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How to Grow a Mahogany Tree in Stardew Valley

Stardew Valley Mahogany Tree

There are many trees in Stardew Valley, but one of the most popular in the game is the superior Mahogany Tree. It’s a rather common tree that falls along the others that naturally grow in the Valley. With its potential properties, players will be able to accomplish so much more than with just regular wood.

Stardew Valley Mahogany Tree

The main question is, how do you grow one? Locating Maple, Oak, Palm, and Pine Trees is another story — it’s the Mahogany type that we’re interested in, since it can produce both Hardwood and Sap. Evidently, these are highly valuable resources that are used in a variety of recipes. Therefore, this guide will dig into what needs to be done to find and grow a Mahogany Tree in Stardew Valley.

How to Get a Mahogany Seed

The Mahogany Tree is grown from a Mahogany Seed during every season, which can be gained in a few different ways. You can get them by using an Axe or Pickaxe to dig up dropped seeds underneath fully grown trees, chopping away Large Stump and Logs, or killing Slimes in the Secret Woods. You can also get more seeds by either shaking or chopping down a tree, as well as purchasing them from the Island Trader for one Stingray.

Additionally, there’s always a chance that a Golden Coconut could yield a Mahogany Seed as well. Of course, this happens at random whenever you break one open, so consider this option to be the last resort.

From there, you can take your newly-acquired Mahogany Seeds back to the farm to start some work. If you’re already accustomed to growing both standard and Fruit Trees in the Valley, you’ll be fairly comfortable with the beneficial Mahogany kind.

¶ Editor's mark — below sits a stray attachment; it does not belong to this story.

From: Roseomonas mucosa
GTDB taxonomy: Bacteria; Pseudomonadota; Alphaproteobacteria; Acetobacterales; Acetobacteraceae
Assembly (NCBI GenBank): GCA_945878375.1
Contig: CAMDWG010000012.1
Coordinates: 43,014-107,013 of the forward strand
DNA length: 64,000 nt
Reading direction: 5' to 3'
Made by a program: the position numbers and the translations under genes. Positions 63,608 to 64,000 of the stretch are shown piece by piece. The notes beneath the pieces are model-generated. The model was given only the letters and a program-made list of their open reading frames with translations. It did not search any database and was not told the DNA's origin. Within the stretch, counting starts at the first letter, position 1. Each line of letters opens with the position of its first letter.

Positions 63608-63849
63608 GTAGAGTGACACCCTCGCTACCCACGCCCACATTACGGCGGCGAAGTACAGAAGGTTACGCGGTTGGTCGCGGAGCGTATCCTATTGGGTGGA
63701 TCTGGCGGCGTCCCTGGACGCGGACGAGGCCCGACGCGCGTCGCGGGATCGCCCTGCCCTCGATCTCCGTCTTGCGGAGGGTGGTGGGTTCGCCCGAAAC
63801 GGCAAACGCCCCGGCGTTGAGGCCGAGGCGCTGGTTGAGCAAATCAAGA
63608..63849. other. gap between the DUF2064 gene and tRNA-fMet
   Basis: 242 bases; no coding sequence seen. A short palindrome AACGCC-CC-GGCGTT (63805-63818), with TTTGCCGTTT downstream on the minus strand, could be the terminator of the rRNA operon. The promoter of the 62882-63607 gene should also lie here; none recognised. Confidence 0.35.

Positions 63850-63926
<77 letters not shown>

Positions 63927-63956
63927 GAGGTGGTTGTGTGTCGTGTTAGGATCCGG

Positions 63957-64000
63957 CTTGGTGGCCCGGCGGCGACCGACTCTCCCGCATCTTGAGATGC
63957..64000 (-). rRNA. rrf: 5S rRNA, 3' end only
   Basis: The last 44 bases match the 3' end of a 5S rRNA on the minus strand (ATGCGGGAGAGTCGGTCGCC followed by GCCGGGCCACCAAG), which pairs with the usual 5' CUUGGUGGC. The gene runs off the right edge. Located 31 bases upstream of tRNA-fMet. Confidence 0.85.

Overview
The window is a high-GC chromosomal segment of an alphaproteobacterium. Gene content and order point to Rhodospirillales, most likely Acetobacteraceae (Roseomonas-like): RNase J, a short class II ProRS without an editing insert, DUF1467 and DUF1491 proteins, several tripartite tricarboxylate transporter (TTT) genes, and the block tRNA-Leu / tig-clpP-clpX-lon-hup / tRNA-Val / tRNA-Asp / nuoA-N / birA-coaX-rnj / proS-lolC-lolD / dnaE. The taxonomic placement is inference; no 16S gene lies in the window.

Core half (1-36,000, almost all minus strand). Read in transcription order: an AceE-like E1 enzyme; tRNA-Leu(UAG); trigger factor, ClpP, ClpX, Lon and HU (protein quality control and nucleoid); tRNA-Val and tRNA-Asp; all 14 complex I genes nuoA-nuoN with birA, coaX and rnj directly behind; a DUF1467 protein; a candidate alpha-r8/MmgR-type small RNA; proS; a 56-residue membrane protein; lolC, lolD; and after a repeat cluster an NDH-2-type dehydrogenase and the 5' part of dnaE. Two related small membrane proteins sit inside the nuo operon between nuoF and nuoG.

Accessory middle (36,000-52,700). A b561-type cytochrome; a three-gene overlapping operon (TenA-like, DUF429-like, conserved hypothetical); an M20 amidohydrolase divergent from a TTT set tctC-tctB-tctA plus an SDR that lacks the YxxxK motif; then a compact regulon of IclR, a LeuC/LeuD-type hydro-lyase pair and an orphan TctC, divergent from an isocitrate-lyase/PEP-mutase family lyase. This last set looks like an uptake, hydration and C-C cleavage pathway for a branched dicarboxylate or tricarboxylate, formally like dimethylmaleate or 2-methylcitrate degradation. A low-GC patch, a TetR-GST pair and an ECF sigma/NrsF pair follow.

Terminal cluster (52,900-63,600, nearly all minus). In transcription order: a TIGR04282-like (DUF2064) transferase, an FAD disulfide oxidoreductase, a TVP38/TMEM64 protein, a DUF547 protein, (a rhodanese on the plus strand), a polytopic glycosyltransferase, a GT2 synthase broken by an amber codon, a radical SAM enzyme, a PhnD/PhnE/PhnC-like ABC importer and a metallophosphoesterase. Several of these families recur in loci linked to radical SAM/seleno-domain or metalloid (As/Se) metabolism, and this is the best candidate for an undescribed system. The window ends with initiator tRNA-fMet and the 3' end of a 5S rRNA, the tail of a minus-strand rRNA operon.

The 5 Stages of Mahogany Tree Growth

You'll need to wait through five growth stages for your Mahogany Tree to reach maturity.

The tree in question has five stages of growth and grows at the same rate as the other trees in the game. Additionally, it can be enhanced by using Tree Fertilizer. Once a seed is fertilized, it will grant you a 60% chance of growing to the next stage. This is compared to seeds that are unfertilized, as they have only a 15% chance of growing to the next stage.

Once you’ve fully grown a Mahogany Tree, you can produce one Sap every day when you use a Tapper per tree. They can also be chopped down with an axe if you are in desperate need of some Hardwood. Players can possibly obtain 8-13 pieces of Hardwood after the chopping comes to a close.

Expert Tip

Stock up on food items and other healthy items that can provide a boost in your Energy. If you’re looking to farm Hardwood with some Sap, stay vigilant of your character’s stamina as they continue to collect resources from chopping away trees.

If you want to use the Mahogany Seeds for something else other than a tree, then you can craft clothing. You can do this by using it in the spool of a Sewing Machine, by doing this you will create the beanie that can be worn by your character. Additionally, it can be served as an orange dye to use at the appropriate dye pots in Pelican Town at 2 Willow Lane.

Frequently Asked Questions

Why is my Mahogany Tree not growing in Stardew Valley?

Unlike the other trees in the Valley that have a 100% chance of growing to the next stage per day from fertilization, Mahogany Trees are set at 60%. Its growth time won’t be the same as the other trees.

Are Mahogany Trees rare in the game?

Since Mahogany Seeds are acquired a bit differently from the likes of Maple, Oak, Palm, and Pine, Mahogany Trees aren’t that rare; they’re a common bunch that’s easy to work with after landing on Ginger Island.

Are Mahogany Trees worth it?

Mahogany Trees can produce both Hardwood and Sap, two precious resources that are responsible for a number of noteworthy recipes. Growing Mahogany Trees and chopping them away is absolutely worth the time.

Can I grow Mahogany Trees in the Greenhouse?

While you technically can plant any tree in the Greenhouse, it’s best to stick with the Fruit Trees. As seasons pass by, the Fruit Trees will be more affected by the changes in the weather than a regular tree.

Written by Andrew Smith